1:29 it crashes because our optimism was misplaced, so down here we again, we get the year and instead of crashing, we actually catch the exception,
1:37 we say oh, there is a KeyError "rating". All right, so that's one way we can do it, this makes it pretty hard though, there are a lot of times
1:45 when you want to create concise little expressions, and you want to use the values that come out of these dictionaries,
1:51 think of a list comprehension or something like that, especially on data science, these are very common
1:57 and this format just entirely breaks this fluent expression functional flow, so we can do other things instead,
2:05 now if we want to know for sure whether an item is in the dictionary
2:07 we can just ask first so we could say "if year is in data", then we'll print data of year.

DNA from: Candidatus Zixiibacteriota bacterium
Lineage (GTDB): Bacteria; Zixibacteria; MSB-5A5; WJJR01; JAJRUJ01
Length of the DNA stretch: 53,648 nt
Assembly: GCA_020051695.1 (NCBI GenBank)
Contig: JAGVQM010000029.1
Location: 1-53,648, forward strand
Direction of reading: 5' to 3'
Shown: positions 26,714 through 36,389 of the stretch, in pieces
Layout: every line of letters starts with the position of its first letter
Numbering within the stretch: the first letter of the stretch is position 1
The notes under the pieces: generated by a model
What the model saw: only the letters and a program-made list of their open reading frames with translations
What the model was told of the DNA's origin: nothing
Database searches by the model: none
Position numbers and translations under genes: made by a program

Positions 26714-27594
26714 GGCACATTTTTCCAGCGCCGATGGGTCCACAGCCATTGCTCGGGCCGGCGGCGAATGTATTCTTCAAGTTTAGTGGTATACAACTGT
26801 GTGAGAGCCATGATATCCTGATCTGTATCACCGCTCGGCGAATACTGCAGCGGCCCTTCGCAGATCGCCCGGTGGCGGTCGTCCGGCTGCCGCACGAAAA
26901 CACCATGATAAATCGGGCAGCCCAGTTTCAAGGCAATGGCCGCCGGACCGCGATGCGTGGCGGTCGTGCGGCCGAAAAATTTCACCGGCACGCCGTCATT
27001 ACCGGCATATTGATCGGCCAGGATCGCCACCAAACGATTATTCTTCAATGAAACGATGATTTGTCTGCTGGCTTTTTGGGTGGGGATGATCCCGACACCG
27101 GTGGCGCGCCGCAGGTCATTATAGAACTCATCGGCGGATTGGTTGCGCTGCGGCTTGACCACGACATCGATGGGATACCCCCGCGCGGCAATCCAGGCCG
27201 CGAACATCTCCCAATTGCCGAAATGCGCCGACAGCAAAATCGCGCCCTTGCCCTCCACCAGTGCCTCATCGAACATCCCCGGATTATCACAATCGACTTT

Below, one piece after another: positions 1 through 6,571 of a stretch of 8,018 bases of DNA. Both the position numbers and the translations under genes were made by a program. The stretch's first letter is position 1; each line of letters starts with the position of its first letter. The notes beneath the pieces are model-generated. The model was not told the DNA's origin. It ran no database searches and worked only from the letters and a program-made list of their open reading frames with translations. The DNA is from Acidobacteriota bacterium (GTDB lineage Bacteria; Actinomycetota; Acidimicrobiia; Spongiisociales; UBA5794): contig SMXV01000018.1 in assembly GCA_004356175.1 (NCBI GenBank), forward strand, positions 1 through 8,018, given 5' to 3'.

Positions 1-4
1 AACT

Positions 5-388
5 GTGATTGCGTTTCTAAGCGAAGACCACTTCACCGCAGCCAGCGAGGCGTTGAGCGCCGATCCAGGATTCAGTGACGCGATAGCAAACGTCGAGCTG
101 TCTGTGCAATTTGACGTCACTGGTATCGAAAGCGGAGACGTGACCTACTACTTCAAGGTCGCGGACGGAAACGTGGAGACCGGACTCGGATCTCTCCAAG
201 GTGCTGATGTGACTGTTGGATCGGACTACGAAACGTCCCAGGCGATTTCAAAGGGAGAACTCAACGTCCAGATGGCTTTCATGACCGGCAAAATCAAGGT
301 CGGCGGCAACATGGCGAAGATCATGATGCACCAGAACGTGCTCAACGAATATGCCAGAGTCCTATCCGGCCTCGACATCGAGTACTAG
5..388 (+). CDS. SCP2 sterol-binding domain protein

2:16 Similarly, same thing for rating, and it's not just so we can detect it in this case let's print out, "Oh, we didn't find the rating...",
2:26 all right, let's run and see how that works. OK, safety first, we checked yes, it was true that year was in there so we want its value printed out,
2:36 we asked if rating was in there, no it wasn't and so oh we didn't find the rating, is what we found out here.
2:42 Now this "safety first style" here lets us check first and then use the data if we are willing to just say "look,
2:50 I am willing to accept None or sort of a missing value" we can use a different style and I actually like this style,
2:56 I have started to use it more and more because it lets me test a variety of things all at once.
3:01 So down here I can say instead of data bracket where I index in and of course if the value's missing I get a key error, I can say "get",